The Arts & Crafts Movement (1850-1014) Bek Lin

The Arts & Crafts Movement (1850-1014)

The Arts and Crafts Movement occurred during the years 1850 – 1914 flourishing in England and the United States. It thrived during 1880-1910 and continued its influence up to 1930s.

 It was originated in England from the artist and writer William Morris and was inspired by the Art critic John Ruskin through his many writings.

The Movement also was a response from the Industrial Revolution (1760 to sometime between 1820 and 1840), the idea behind the Movement was believed to be that “the Industrial revolution had made man less creative as ‘his’ craft skills had been removed from the manufacturing process”.
Therefore resulting as one goal in which the Movement was created to return man back into the creative arts.

  • The Movement involved traditional artwork, such as textiles, typography and book printing (consisted of hand-crafted objects); it was also related with other design types such as architecture and interior design.
  • The use of different colours and detailed patterns was a very dominant element used during these times, especially towards decorative designs in which were inspired by medieval, romantic and folk style decorations.
  • It also enhanced craftsmanship among people and improved the standard of design especially after the Industrial Revolution and assisted in restructuring the economy.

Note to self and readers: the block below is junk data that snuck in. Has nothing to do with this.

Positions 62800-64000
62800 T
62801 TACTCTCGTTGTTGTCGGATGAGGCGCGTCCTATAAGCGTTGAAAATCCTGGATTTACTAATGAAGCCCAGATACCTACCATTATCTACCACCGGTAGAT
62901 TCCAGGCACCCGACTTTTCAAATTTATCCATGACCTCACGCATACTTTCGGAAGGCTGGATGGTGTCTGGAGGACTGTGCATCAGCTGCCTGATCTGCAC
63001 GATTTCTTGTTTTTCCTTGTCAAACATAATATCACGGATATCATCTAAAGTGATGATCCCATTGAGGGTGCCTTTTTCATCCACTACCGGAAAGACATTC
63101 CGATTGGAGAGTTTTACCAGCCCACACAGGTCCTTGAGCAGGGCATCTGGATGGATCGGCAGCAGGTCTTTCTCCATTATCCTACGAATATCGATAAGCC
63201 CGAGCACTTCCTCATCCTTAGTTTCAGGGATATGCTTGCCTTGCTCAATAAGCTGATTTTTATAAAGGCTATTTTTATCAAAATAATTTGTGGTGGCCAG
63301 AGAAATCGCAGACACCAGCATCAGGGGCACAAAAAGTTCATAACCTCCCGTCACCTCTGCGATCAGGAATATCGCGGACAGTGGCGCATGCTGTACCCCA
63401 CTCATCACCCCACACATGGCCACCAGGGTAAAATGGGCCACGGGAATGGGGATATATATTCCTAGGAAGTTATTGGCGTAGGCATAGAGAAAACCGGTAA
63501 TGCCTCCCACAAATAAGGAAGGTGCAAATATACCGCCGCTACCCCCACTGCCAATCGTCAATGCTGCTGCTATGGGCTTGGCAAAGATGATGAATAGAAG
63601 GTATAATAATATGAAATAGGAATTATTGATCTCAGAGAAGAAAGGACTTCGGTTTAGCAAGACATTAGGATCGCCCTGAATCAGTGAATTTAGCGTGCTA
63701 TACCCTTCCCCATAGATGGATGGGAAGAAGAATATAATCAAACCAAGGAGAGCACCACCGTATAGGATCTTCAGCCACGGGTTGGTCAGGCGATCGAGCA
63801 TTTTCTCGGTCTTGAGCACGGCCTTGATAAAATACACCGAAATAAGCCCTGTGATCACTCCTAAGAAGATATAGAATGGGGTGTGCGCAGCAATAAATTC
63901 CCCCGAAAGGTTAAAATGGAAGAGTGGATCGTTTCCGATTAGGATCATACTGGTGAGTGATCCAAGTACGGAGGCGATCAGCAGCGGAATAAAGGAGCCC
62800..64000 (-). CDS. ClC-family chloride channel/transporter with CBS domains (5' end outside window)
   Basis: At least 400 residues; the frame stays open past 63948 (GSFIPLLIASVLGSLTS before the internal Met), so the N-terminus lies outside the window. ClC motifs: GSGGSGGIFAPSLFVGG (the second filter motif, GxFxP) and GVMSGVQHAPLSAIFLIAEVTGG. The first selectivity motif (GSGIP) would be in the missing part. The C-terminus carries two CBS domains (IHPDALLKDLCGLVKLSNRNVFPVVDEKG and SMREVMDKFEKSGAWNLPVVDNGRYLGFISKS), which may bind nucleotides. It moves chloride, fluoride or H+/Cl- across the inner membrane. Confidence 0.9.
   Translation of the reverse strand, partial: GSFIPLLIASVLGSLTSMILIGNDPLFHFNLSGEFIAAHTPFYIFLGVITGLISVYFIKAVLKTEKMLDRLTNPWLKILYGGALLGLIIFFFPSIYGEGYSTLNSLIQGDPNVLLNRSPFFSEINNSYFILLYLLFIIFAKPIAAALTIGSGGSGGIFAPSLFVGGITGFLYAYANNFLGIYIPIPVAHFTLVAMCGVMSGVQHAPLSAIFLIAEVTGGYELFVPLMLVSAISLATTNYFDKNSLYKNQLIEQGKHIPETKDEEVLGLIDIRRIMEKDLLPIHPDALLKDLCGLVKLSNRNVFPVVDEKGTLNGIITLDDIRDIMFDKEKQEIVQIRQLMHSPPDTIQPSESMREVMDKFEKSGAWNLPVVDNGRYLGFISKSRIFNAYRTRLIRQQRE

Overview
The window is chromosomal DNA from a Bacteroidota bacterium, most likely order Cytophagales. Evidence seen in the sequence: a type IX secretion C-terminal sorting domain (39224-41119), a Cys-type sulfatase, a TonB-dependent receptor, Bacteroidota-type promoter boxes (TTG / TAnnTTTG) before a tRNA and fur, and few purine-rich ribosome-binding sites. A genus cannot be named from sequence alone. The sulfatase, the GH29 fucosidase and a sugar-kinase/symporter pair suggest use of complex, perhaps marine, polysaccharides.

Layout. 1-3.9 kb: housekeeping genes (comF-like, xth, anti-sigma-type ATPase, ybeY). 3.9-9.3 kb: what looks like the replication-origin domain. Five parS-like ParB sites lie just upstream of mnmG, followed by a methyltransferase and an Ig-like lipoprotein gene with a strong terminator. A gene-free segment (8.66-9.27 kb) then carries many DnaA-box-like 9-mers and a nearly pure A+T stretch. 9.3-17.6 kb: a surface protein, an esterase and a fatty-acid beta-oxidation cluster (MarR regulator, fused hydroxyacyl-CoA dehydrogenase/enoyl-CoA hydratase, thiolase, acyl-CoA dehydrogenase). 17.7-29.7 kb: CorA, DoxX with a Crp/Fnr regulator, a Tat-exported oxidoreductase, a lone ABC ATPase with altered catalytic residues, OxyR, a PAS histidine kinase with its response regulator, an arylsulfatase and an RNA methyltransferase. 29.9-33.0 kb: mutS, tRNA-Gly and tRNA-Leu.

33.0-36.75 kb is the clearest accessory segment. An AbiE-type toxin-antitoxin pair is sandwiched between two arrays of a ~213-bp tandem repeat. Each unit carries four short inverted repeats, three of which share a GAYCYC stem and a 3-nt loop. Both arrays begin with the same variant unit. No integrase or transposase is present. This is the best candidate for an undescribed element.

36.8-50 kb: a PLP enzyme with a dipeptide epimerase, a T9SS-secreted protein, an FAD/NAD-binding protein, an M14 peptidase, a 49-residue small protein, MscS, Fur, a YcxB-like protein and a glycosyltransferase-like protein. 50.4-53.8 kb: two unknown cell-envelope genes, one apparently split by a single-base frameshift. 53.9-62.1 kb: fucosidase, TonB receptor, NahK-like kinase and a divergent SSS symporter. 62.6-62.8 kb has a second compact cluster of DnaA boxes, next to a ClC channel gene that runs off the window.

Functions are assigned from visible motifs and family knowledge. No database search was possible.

During 1850-1914, there also were other historical design events such as Art Nouveau and the Vienna Secession.

The Arts and Crafts Movement also influenced movements that happened later on, such as the Bauhaus and Modernism: movements that related to the simplicity of design.

Characteristics for the different types of Arts and Crafts Movement include:

Product Design

Simple craft work

Affordable for the general public

Manufactured in small numbers

Wallpapers/textiles

Detailed

Colourful

Floral

Hand Painted/Crafted

Advertisements

One thought on “The Arts & Crafts Movement (1850-1014) Bek Lin”

Leave a Reply

Fill in your details below or click an icon to log in:

WordPress.com Logo

You are commenting using your WordPress.com account. Log Out / Change )

Twitter picture

You are commenting using your Twitter account. Log Out / Change )

Facebook photo

You are commenting using your Facebook account. Log Out / Change )

Google+ photo

You are commenting using your Google+ account. Log Out / Change )

Connecting to %s